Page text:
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Necrotizing Soft Tissue Infections | Print |

A number of types of infections of soft tissue may benefit from adjunct treatment with hyperbaric oxygen and are included in the category of “necrotizing soft tissue infections.”  Names of such clinical syndromes include crepitant anaerobic cellulitis, progressive bacterial gangrene, necrotizing fasciitis, and nonclostridial myonecrosis.  Gas gangrene (Clostridial myositis and myonecrosis) is a separate entity and is reviewed elsewhere in this site.

Necrotizing soft tissue infections may result from either a single strain or a mixed population of bacteria, typically occurring after trauma, surgery, and/or around foreign bodies.  The individual affected by such infections is frequently compromised by conditions such as diabetes or vascular disease.
In addition to pre-existing host compromise, necrotizing soft tissue infections themselves may induce conditions adverse to control of the infection by normal host defense mechanisms.  The infections commonly lower tissue oxygen levels, impairing the ability of the white blood cells (neutrophils) to fight infection.  Toxins produced by bacteria involved may also inhibit neutrophil activity.
The primary treatments for necrotizing soft tissue infection are surgical excision of infected tissue and administration of appropriate antibiotics.  In selected cases, addition of hyperbaric oxygen therapy may be both lifesaving and cost effective.  Hyperbaric oxygen may be beneficial in several ways.  Some of the bacteria involved in necrotizing soft tissue infections are “anaerobic,” growing most rapidly in a low oxygen environment.  In the hyperbaric chamber, tissue oxygen levels may be raised sufficiently to inhibit bacterial growth.  In addition, hyperbaric oxygen treatment may enhance the ability of neutrophils to kill bacteria, by a number of different mechanisms.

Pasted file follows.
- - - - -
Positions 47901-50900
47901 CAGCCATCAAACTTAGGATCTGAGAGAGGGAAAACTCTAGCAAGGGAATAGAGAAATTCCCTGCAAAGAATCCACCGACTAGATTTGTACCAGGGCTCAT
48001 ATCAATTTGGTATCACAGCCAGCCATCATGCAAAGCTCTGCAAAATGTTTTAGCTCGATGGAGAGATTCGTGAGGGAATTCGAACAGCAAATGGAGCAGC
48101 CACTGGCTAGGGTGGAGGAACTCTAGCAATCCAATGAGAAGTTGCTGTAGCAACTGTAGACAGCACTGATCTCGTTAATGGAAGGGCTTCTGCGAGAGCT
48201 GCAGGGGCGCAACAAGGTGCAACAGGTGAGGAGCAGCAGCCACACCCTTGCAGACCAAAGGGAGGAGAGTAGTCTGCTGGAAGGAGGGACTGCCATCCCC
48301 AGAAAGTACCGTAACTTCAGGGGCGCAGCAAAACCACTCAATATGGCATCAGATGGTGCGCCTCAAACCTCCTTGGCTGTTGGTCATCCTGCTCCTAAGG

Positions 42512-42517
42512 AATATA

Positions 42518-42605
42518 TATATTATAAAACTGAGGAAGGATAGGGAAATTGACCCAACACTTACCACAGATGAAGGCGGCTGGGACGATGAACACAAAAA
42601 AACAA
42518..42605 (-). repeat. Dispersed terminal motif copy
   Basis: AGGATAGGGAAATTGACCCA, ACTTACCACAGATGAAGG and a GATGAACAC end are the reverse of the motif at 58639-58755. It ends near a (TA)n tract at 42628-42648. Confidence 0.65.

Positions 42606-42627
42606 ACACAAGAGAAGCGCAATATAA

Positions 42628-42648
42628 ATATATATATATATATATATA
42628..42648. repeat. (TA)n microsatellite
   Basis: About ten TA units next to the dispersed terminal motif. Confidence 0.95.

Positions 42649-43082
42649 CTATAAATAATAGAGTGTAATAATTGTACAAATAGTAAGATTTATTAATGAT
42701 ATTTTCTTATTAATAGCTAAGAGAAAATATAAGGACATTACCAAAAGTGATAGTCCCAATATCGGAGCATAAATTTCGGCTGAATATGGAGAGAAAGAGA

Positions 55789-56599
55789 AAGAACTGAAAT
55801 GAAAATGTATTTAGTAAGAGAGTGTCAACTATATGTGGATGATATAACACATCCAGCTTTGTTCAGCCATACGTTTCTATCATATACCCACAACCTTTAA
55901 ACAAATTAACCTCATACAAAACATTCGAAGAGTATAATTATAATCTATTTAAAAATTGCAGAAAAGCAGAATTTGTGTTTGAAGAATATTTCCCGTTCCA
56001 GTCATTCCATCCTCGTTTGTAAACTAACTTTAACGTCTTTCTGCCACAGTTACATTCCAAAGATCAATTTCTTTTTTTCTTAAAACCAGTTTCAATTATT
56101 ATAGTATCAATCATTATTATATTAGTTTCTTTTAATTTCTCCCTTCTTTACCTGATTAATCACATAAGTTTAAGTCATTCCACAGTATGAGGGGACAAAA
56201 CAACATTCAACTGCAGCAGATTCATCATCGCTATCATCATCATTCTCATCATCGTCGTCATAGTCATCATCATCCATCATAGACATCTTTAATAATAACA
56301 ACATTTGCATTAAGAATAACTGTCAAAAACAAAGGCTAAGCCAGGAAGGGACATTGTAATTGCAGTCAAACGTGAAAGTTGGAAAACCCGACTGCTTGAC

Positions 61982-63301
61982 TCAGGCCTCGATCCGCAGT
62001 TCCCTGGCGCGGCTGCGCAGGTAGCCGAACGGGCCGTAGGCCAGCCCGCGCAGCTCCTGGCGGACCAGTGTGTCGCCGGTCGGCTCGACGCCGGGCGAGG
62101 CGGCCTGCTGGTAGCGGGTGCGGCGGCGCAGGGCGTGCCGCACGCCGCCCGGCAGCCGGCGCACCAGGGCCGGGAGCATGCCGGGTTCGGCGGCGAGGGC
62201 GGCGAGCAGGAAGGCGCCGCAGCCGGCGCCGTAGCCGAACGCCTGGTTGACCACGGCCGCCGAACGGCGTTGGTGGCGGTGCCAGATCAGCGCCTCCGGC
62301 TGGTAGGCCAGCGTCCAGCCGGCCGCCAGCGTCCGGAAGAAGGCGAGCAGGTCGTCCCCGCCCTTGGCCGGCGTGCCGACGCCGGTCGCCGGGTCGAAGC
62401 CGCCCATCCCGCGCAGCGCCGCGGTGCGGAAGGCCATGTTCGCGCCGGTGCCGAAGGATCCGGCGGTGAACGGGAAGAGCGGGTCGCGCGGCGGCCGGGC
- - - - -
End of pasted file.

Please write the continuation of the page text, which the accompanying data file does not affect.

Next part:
The use of hyperbaric oxygen for treatment of necrotizing soft tissue infections should be individualized.  In specific instances where risk of morbidity and mortality are high, adjunct hyperbaric oxygen therapy should be considered.

Effect of Hyperbaric Oxygen on Vibrio vulnificus and Its Infection.

Hyperbaric oxygen therapy as an anti-infective agent.

References

  1. Mader JT, Adams KR, Sutton TE.  Infectious diseases: Pathophysiology and mechanisms of hyperbaric oxygen.  J Hyperbaric Med 1987;2:133-140.
  2. Knighton DR, Fiegel VD, Halverson T, Schneider S, Brown T, Wells CL.  Oxygen as an antibiotic: The effect of inspired oxygen on bacterial clearance.  Arch Surg 1990;125:97-100.
  3. Brogan TV, Nizet V, Waldhausen JHT, Rubens CE, Clarke WR.  Group A Streptococcal necrotizing fasciitis complicating primary varicella: A series of fourteen patients.  Pediatr Infect Dis Jour 1995;14:588-594.
  4. Riseman JA, Zamboni WA, Curtis A, Graham DR, Konrad HR, Ross DS.  Hyperbaric oxygen therapy for necrotizing fasciitis reduces mortality and the need for debridements.  Surgery 1990;108-847-850.
  5. Hollabaugh RS, Dmochowski RR, Hickerson WL Cox CE.  Fournier’s Gangrene: Therapeutic impact of hyperbaric oxygen.  Plast Reconstruct Surg 1998;101:94-100.

Other references on Necrotizing Soft Tissue Infections:

PROGRESSIVE NECROTIZING INFECTIONS

  • Green RJ, Dafoe DC, Raffin TA: Necrotizing fasciitis. Chest 1996;110(1)219-229.
    A recent review of necrotizing fasciitis, published in CHEST. With regard to hyperbaric oxygen, the authors conclude that where available, "it should be considered as a treatment adjunct in patients with necrotizing fasciitis".
  • Knighton DR, Halliday B, Hunt TK: Oxygen as an antibiotic: the effect of inspired oxygen on infection. Arch Surg 1984;119:199-204.